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15 6 th International Workshop on Ice Caves 2014 -40 0 -20 -60 -80 -100 -120 -40 0 -20 -60 -80 -100 -120 Scale: Feet0 100 -50 50 150 200 250 17 MN TNLEGEND Cave Walls (Upper Level) Cave Walls (Middle Level) Cave Walls (Lower Level) Nondescript Breakdown Individual Rocks Drop or Ledge In about 1978 water flowing into the Crystal Falls room froze over a small connection to the three rooms below. The Crystal Falls room quickly filled and froze solid. No one saw the three lower rooms for the next 20 years. The room was about 8' deeper at that time. Through the 60's and 70's this was the end of the cave when entering from the upper entrance. The three lower rooms to the right of this plug often had ice crystals on the ceiling the size of dinner plates. In the Fall of 1996 the lower entrance opened at this point through sublimation of the ice. Cold dry air was blasting out through a 5" gap, but entry was not possible till the next Spring. After squeezing in we thought the cave to be virgin until finding some very old large blue flashbulbs back in an upper passage. Old surface maps have the lower entrance marked, but we have been unable to find anyone who remembers it ever being open. Must have been in the 40's. LOWER ENTRANCE UPPER ENTRANCE LOWER ENTRANCE Ice Floor Rock Floor All Rock Ice Floors Ice Floors Ice Floor Crystal Falls Ice Plugs A pit type room next to the Crystal Falls Room which was about 15' deep filled to the top with water and froze solid in one season in about 1979-80. Conspiracy Crawl In the Crystal Falls room in 1978. The Crystal Falls is in the background. Floor of this room is now 8' higher. Entrance to the lower rooms was down the slope following the single rope over an ice falls in a crawl. Paste "Rocky in room.tif" Paste "column.tif"Surveyed 8/23/97 10/10/98 Total Length 2142.6'CRYSTAL FALLS ICE CAVEFREMONT COUNTY, IDAHOCopyright 1999 Idaho Cave SurveySurveyed by:Dave Pincock George Pincock Keith Pincock Layne Pincock April Earl Scott Earl Dean Killian Linda Sessions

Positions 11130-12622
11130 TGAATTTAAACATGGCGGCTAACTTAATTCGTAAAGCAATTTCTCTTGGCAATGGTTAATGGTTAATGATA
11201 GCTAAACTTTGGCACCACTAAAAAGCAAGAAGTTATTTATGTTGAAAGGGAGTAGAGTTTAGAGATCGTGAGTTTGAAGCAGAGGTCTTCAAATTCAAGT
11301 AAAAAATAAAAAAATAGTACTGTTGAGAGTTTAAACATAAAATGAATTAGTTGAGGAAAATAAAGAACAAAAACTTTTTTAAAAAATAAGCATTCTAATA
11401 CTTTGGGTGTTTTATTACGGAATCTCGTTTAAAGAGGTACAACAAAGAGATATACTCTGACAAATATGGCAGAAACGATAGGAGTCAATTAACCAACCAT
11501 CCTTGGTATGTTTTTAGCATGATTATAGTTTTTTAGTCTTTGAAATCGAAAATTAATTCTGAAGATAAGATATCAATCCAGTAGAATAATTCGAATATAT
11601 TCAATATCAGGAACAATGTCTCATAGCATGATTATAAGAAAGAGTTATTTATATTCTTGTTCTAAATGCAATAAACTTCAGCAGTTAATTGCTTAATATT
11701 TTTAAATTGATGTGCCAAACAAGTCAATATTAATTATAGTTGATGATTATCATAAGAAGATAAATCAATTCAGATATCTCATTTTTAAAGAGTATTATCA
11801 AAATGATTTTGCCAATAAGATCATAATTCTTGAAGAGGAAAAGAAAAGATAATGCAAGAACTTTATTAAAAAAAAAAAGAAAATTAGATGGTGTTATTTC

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2014 6 th International Workshop on Ice Caves 16 PROFILE VIEWRocks Balcony Room Magma Chamber Ice Cone -120 -110 -100 -90 -80 -70 -60 -50 -40 -30 -20 -10 +10 0 -120 -110 -100 -90 -80 -70 -60 -50 -40 -30 -20 -10 +10 0 Ice Plug Fence Pillars Alignment references for Center of Snow Cone Cave Walls Breakdown Rocks Icicles and Ice Columns Major Mineral areas Floor Slope Legends C (LOOKING WEST) Survey indicates these spatter cones were very likely fed by these ducts. Mineral Samples 1 = Gypsum/Thenardite 2 = Gypsum/Thenardite 3 = Gypsum 4 = Gypsum 5 = Thenardite 6 = Gypsum/Thenardite 7 = Thenardite/Gypsum 8 = Thenardite 9 = Gypsum/Thenardite 10 = Thenardite1Snow Cone Spatter ConeCraters of the Moon National MonumentSurveyed 9/24/94 through 11/20/94 Total Length 398.9' Total Depth 119.4' Surveyed by: Copyright 1994 Idaho Cave SurveyScale: Feet 0 25 50Jeff Baldwin April Earl Scott Earl Eirik Fowler Chris Jensen Dean Killian Scott Nelson Scott Ryan 17 MN TN